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Thursday, April 29 2021
Spring is here and is bound to give way to summer fast. Soon enough, we’ll be outside playing baseball in the yard, hitting the pool for a swim, grilling up food, and going on vacation, to name a few summer favorites.
Not to mention there are grad parties, weddings, outdoor music festivals/concerts, and a general increase in social gatherings and events.
Much of the summer fun means more people will be in and out of your home. Naturally, your plumbing will see heavier usage. At the same time, a single plumbing problem can put a serious damper on the summer festivities.
Prepare your plumbing for summer ahead of time with these 4 tips.
1. Check For Pipe Leaks
Winter is the most “dangerous” season for your pipes, as the cold weather can lead to water freezing, expanding, and cracking, or even bursting the pipes.
Check all areas in your house where pipes could leak, such as under your sinks, your showerheads, your drinking water line, and so on. Investigate things like sprinklers (especially important in the summer) and your pool (if you have one) too.
Find any leaks? Patch them up asap. Doing so will cut your water usage and minimize the chance of costly problems.
2. Ensure Good Water Pressure
Whether you’re having guests over or you’re showering several times a day to beat the heat, your shower’s going to see a lot more use.
It’s a good idea to make sure the water pressure stays consistent.
Ideally, you want your water pressure 40-45 psi. It should never exceed 60 psi.
To check your water pressure, you can grab yourself a water pressure gauge from the store and attach it to a spigot outside.
If it’s too low, it could be due to leaks or a pressure regulator problem. You’ll need to find and fix the issue to get your pressure back to normal.
3. Keep the Gutters Clean
Gutters keep water away from your home. When they get clogged by twigs, leaves, and other debris, water can get onto your roof and lead to costly (and nasty) water damage to your roof and foundation.
Keep those gutters clear.
On a similar note, make sure your sprinklers aren’t pointed at your foundation. This can cause the same type of damage as clogged gutters.
4. Throw the Right Things Down the Disposal
Summer means barbecues as well as freshly-grown fruits and vegetables. But so much of these foods come with the risk of throwing the wrong things down the garbage disposal.
Avoid throwing the following types of items down the disposal:
Really, the only things that should go down the garbage disposal are crumbs and many liquids that aren’t oils or fats. When in doubt, it’s probably best to throw it in your garbage can.
If you’re looking to prepare your home for the summer in Philadelphia, Barner Murphy would be happy to take a look at your plumbing system and fix any problems you might be dealing with. Contact us today to learn more.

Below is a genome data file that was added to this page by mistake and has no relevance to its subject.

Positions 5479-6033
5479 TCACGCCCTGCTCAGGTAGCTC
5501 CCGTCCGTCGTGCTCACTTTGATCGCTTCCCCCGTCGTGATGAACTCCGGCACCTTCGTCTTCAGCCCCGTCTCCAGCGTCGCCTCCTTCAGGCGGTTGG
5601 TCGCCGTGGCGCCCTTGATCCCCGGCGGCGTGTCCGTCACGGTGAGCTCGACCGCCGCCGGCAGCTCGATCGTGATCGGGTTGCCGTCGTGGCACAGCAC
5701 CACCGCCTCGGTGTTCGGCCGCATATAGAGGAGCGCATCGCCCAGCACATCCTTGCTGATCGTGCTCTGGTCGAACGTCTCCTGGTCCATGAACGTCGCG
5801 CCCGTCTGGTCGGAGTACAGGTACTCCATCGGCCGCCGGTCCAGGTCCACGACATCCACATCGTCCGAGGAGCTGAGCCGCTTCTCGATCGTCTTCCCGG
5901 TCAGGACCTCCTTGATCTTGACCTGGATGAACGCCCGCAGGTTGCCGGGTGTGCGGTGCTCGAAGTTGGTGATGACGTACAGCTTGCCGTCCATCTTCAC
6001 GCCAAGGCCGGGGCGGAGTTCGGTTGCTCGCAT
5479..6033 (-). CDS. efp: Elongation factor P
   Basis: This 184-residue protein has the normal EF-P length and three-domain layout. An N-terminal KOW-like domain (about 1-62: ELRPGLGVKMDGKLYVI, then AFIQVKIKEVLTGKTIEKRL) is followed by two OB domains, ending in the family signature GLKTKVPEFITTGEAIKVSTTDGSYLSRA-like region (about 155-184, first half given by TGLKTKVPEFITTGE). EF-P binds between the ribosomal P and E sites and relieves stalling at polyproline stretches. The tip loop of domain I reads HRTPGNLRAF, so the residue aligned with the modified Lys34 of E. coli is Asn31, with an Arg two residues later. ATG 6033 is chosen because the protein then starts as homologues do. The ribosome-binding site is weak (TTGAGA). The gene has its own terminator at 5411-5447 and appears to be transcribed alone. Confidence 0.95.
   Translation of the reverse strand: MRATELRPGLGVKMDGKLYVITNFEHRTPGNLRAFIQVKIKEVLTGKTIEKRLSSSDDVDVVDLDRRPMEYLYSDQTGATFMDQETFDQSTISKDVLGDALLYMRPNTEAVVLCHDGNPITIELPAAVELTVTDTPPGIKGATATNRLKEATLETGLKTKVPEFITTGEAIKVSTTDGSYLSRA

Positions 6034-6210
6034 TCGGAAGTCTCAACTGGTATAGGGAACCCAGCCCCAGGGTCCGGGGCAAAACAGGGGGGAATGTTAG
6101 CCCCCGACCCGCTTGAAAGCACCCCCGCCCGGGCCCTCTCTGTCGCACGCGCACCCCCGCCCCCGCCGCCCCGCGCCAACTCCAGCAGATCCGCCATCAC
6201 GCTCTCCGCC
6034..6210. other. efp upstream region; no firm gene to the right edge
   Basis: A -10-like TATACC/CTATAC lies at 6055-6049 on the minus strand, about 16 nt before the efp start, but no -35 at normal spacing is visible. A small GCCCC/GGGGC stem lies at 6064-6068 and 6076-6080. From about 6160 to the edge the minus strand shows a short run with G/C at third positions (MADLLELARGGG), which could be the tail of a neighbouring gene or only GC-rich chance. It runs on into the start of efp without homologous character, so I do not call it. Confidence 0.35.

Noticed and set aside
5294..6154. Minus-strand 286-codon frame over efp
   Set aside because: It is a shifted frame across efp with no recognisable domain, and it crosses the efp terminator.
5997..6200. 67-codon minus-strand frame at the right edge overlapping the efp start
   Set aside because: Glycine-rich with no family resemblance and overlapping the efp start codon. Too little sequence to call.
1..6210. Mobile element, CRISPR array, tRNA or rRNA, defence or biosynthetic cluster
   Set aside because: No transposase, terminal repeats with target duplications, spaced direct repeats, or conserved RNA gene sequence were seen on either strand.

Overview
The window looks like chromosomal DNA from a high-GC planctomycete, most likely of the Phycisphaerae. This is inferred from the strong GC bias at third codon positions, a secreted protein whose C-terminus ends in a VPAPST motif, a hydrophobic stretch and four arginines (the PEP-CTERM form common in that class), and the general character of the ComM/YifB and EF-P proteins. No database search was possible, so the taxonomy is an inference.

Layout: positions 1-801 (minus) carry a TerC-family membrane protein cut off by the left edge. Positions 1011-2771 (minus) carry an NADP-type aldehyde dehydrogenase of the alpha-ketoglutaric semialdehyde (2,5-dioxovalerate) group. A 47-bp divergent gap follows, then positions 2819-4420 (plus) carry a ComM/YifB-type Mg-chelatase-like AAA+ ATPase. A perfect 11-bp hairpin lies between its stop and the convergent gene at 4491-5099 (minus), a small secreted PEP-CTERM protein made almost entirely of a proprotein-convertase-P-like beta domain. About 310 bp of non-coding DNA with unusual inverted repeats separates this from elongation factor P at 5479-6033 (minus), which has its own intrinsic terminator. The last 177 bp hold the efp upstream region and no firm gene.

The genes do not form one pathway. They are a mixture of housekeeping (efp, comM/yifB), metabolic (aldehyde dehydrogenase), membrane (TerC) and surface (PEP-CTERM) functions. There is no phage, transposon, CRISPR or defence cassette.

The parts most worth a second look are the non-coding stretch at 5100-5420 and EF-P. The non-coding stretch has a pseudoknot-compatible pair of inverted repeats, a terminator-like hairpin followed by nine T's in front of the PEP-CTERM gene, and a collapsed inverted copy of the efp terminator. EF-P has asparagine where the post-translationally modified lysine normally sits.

Thursday, April 22 2021
If you’re looking to install a swimming pool at your home, you may quickly become overwhelmed at all your options (or at the fact that there are so many options at all).
There are a lot of considerations to make when choosing a pool type, from your budget to local codes to the space you have.
To help you out, here’s a quick guide to various popular types of pools.
Above-ground pools are generally one of the more affordable types (other than an inflatable kiddie pool). As the name implies, they are above-ground. To enter, you use a short ladder or set of stairs.
Some benefits include:
● Relatively inexpensive
● More adaptable to varying types of land
● You can add a deck later and still save money compared to other pool types
If you’ve got a bigger budget and a family to satisfy, the recreational pool might be the way to go. These often come with slides, as well as other fun stuff like boulders, plants, and basketball hoops.
These provide a good amount of room for swimming as exercise on your own, while also allowing for the whole family to get in on some fun in the water.
Architectural pools focus more on style. They have defined structure and lines, often matching the house they belong to.
As the name implies, these pools are often designed by architects. They may even be built at the same time as the home itself (if the home is custom-built), allowing for the pool to match.
Naturally, these tend to be pricey, as pools go.
Infinity pools are called this name because one of the edges “vanishes”. This edge often overlooks some sort of drop, rather than simply being connected to concrete like other pools. It’s supposed to look like the water is dropping off the edge from your point of view at the home, even though the water isn’t.
These pools are best suited for homes at higher elevations that offer a beautiful view. They’re always custom-built and on the higher end of pool pricing.
Indoor pools are pretty straightforward — they’re pools that are inside. They’ve got walls and a roof.
They’re generally simple in shape and structure, with the focus more on utility than style.
Since they’re inside, you can use them at any time of the year. Thus, they’re good for anyone who trains as a swimmer or enjoys swimming as exercise year-round.
You will need to spend extra on the indoor space (if you don’t already have it), but heating costs will be much lower since it's inside.
What do you get when you combine a spa and a pool?
These are great for people who want a pool more for relaxation or cooling off, rather than exercising or having a party. Naturally, they’re much cheaper than true pools, given the small size.
There’s a lot of plumbing work associated with getting a pool, regardless of the style you get. If you need help with any pool-related plumbing issues, don’t hesitate to reach out to Barner Murphy. Contact us today!